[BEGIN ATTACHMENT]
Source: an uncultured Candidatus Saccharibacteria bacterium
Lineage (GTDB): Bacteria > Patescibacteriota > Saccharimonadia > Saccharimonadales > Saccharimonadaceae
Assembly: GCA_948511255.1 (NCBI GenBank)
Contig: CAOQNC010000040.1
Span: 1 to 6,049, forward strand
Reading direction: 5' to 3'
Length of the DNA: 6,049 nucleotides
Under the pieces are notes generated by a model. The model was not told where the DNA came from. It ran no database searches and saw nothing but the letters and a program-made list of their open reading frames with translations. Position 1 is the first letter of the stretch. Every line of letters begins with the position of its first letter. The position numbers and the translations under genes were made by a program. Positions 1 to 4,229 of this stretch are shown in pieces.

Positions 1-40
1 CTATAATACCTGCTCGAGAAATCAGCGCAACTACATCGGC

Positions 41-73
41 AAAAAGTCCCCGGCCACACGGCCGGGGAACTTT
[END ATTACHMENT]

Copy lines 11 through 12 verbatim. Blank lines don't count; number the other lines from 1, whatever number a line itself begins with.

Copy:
Positions 41-73
41 AAAAAGTCCCCGGCCACACGGCCGGGGAACTTT